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Wilhelm Schickard and his Calculating Clock

Wilhelm Schickard and his Calculating Clock

On October 23, 1635, German astronomer and mathematician Wilhelm Schickard, who constructed the very first mechanical calculator, passed away. His famous calculator was able to perform additions and subtractions. For more complicated operations, it provided so-called Napier bones, named after the Scottish mathematician John Napier,[1] who came up with the idea of logarithms. Although it is widely believed that the first mechanical calculating device was created by the French mathematician Blaise Pascal in…
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What’s your Erdös Number? – The bustling Life of Mathematician Paul Erdös

What’s your Erdös Number? – The bustling Life of Mathematician Paul Erdös

On September 20, 1996, Hungarian mathematician Paul Erdös passed away. He published more scientific papers than any other mathematician in history, with hundreds of collaborators. Thus, he even created a ‘small world’ of its own, the famous club of people that posess an ‘Erdös Number‘. BTW, my Erdös number is 3, i.e. I have published a paper together with a co-author whose Erdös number is 2. In this little game of numbers,…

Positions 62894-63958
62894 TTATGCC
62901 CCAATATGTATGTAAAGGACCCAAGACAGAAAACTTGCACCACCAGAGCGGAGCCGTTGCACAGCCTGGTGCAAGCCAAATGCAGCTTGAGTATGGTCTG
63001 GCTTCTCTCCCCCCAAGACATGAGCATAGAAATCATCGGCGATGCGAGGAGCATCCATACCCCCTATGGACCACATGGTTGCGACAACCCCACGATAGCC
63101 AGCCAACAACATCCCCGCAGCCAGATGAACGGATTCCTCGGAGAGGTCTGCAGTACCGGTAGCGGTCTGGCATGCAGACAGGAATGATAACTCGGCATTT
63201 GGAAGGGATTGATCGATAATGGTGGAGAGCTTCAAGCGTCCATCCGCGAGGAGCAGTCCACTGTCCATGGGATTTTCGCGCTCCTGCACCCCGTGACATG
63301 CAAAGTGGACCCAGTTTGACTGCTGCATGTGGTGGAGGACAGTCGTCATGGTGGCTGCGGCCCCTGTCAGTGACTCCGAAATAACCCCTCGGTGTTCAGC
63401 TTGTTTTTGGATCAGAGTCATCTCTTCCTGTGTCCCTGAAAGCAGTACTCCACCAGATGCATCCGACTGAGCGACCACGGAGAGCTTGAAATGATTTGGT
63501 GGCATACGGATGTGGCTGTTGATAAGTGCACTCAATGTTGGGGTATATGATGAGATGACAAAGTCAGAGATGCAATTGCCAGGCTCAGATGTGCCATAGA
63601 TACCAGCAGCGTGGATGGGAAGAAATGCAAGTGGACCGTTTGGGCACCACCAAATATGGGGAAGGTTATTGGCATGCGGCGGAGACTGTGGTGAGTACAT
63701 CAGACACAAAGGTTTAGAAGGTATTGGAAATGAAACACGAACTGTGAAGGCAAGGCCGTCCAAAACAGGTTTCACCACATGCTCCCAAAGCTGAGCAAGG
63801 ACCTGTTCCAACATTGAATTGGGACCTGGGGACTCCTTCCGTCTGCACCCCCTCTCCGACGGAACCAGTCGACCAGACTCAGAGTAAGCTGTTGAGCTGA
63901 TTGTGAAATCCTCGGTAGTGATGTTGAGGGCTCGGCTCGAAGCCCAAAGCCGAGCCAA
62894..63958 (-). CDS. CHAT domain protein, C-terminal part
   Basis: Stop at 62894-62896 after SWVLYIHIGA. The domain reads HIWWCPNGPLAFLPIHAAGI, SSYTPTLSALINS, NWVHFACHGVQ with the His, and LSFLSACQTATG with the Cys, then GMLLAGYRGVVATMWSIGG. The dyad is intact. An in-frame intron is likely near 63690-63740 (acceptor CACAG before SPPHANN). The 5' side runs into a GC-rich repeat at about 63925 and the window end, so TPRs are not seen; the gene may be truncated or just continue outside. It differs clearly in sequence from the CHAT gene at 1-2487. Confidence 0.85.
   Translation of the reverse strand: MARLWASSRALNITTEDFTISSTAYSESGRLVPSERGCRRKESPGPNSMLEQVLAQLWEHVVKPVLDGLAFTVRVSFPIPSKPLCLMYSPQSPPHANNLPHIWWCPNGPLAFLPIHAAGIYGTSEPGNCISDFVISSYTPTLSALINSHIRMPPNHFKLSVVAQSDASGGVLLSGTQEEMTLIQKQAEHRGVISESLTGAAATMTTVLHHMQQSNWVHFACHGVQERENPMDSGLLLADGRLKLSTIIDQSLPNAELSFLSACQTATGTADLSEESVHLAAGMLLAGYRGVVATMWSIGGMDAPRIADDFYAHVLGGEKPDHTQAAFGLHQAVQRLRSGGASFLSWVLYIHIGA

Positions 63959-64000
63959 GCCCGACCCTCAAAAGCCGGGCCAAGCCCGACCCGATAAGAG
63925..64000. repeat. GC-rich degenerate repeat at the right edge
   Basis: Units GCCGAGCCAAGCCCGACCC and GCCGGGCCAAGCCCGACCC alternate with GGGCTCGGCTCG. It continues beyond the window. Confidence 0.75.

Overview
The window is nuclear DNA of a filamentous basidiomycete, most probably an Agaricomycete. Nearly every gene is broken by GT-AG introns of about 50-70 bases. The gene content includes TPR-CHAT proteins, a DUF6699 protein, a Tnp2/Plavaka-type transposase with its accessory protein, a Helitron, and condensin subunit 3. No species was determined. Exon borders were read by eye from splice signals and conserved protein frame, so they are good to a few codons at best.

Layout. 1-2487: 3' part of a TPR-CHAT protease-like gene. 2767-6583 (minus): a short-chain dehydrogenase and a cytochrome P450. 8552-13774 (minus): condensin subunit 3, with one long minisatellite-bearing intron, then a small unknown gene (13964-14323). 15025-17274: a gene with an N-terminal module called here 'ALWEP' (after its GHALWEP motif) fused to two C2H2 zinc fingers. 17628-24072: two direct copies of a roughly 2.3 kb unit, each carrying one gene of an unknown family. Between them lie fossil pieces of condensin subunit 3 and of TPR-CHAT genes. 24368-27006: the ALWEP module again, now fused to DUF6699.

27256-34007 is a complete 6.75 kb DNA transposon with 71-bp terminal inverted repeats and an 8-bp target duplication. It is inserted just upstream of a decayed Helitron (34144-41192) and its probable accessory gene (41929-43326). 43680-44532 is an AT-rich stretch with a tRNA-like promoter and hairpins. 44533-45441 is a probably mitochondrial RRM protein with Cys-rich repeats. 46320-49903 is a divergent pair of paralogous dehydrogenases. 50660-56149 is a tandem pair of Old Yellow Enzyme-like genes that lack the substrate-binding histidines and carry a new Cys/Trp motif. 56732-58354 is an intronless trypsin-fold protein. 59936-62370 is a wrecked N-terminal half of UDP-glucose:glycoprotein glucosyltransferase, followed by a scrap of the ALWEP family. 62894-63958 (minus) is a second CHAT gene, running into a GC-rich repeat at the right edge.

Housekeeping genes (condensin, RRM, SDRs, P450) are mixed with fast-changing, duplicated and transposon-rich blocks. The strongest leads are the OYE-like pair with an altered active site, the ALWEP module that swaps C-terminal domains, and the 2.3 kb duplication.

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Charles Sanders Peirce – One of the Founders of Semiotics

Charles Sanders Peirce – One of the Founders of Semiotics

On September 10, 1839, mathematician, philosopher and logician Charles Sanders Peirce, the founder of philosophical ‘pragmatism’ was born. “Few persons care to study logic, because everybody conceives himself to be proficient enough in the art of reasoning already.” — Charles Sanders Peirce, [10] Studying Kant’s Critique of Pure Reason Peirce was born in Cambridge, Massachusetts, the second of five children of Sarah and Benjamin Peirce (1809-1880). His father was professor of astronomy…
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How to Calculate Fortune – Jakob Bernoulli

How to Calculate Fortune – Jakob Bernoulli

The Swiss Bernoulli family is well known for their many offsprings who gained prominent merits in mathematics and physics in the 18th century. Jakob Bernoulli, born in 1654 (or 1655 according to the new Gregorian calendar), is best known for his work Ars Conjectandi (The Art of Conjecture). In this work, published 8 years after his death in 1713 by his nephew Nicholas, Jakob Bernoulli described the known results in probability theory and in…
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It’s Computable – thanks to Alonzo Church

It’s Computable – thanks to Alonzo Church

You know, the fact that you can read your email on a cell phone as well as on your desktop computer or almost any other computer connected to the internet, in principle is possible thanks to mathematician Alonzo Church, who gave the proof (together with Alan Turing) that everything that is computable on the simple model of a Turing Machine, also is computable with any other ‘computer model’. Church studied at Princeton…